If you live in the US, and your vehicle has a written warranty (which Suzuki does), then the warranty has to comply with the Magnuson-Moss Warranty Act; that means that the manufacturer can't stipulate that your bike has to be serviced by a specific shop or you'll void the warranty. Servicing your bike by yourself has no bearing on the warranty, and a warranty claim can't be denied simply because you do your own service.
The manufacturer under the Act can compel you to have any warranty work done at a service center they designate (which is why Yamaha can't do Suzuki warranty work, unless they're also an authorized Suzuki service center). If you do your own work, then keep your own records of what you do, along with things like receipts for stuff you buy. Those will back you up on any warranty claim. In addition to the receipts, this is the kind of written record I keep of my own maintenance:
The rules are different for guys outside the US, so the above only applies to riders in the States. I only bring this up because the warranty issue is kind of misunderstood, and the more unscrupulous dealers try and reinforce the fear in owners that, if they don't pay for their shop to do the work, the manufacturer will deny any warranty claim.
I appreciate what Bugzy is saying, but the idea that you're getting a highly trained Suzuki mechanic to do a 600 mile service when you go to a Suzuki shop isn't a given. As Lrobby99 already surmised, a 600 mile service is a glorified oil change. Now, it's possible you'll get a trained Suzuki mechanic if the shop isn't too busy with actual mechanical work, but it's just as likely your service is going to be done by the shop monkey who does all the low end tasks like oil changes, mounting tires, etc. That's usually because the highly trained guys are over working on the jobs that are making the shop a lot more money. Maybe he'll diligently check every fastener on the bike, maybe he'll diligently check every item under the 600 mile service that's listed in your owner's manual, and maybe he won't. And maybe he'll check the torque values of your oil drain bolt, and maybe he won't. Even being a trained Suzuki mechanic doesn't mean he's whipping out a torque wrench for that; lots of them aren't going to. There are plenty of horror stories on here of guys who took their bikes in to be serviced by "trained Suzuki mechanics".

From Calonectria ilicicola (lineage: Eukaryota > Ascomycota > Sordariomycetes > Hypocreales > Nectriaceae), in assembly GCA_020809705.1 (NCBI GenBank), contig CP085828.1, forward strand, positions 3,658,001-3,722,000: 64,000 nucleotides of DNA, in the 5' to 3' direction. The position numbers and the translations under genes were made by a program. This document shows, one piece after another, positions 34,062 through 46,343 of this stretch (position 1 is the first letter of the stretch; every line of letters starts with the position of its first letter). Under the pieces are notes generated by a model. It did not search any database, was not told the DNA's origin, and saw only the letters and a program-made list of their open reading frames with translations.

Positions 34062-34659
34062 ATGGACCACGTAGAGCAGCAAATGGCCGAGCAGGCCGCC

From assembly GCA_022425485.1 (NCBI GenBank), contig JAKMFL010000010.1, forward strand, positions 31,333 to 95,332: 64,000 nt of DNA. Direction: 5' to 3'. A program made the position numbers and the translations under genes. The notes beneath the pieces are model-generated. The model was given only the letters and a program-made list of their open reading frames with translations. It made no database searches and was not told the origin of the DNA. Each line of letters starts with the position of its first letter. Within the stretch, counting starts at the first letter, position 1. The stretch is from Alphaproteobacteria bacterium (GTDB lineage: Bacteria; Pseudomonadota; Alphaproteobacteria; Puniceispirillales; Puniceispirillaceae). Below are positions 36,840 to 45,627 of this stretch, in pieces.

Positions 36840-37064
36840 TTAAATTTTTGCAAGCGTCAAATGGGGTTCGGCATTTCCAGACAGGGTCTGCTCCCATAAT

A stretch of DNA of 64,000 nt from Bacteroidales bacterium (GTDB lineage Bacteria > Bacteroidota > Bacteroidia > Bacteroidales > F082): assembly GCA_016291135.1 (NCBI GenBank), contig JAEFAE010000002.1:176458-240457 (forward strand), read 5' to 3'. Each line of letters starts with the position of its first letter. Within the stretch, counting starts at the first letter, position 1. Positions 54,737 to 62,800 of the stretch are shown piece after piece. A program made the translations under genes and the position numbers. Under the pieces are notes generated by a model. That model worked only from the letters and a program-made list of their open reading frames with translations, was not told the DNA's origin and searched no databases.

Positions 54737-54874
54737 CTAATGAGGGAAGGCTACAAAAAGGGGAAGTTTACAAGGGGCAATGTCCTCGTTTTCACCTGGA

I do agree that for some tasks, I'd be more comfortable with someone who's familiar with the ins and outs of my particular bike. There are always idiosyncrasies with a bike that someone familiar with the bike would be clued into. However, in the case of my bike, the local shop (now closed) had only sold one of them in the entire model history of the bike. Their Yamaha mechanics had no particular expertise with that model; when they inspected it, the guys in the shop walked over to look at it because they hadn't seen one up close. So, if they'd had to work on it, they'd have been doing what a non-Yamaha trained mechanic would have done; looked stuff up in a service manual. I bet a lot of Suzuki shop mechanics haven't seen a surplus of V-Stroms either, unless you go someplace like Romney Cycles. But a well trained motorcycle mechanic is a well trained motorcycle mechanic; they know how the general systems in a motorcycle are supposed to work, and for stuff they need specifics on, they go look in a manual. I'd probably trust an excellent mechanic whose skills I knew by reputation, but who might not be intimately familiar with my bike, over a mechanic of unknown caliber who happened to be employed by the shop who sells my brand of bike.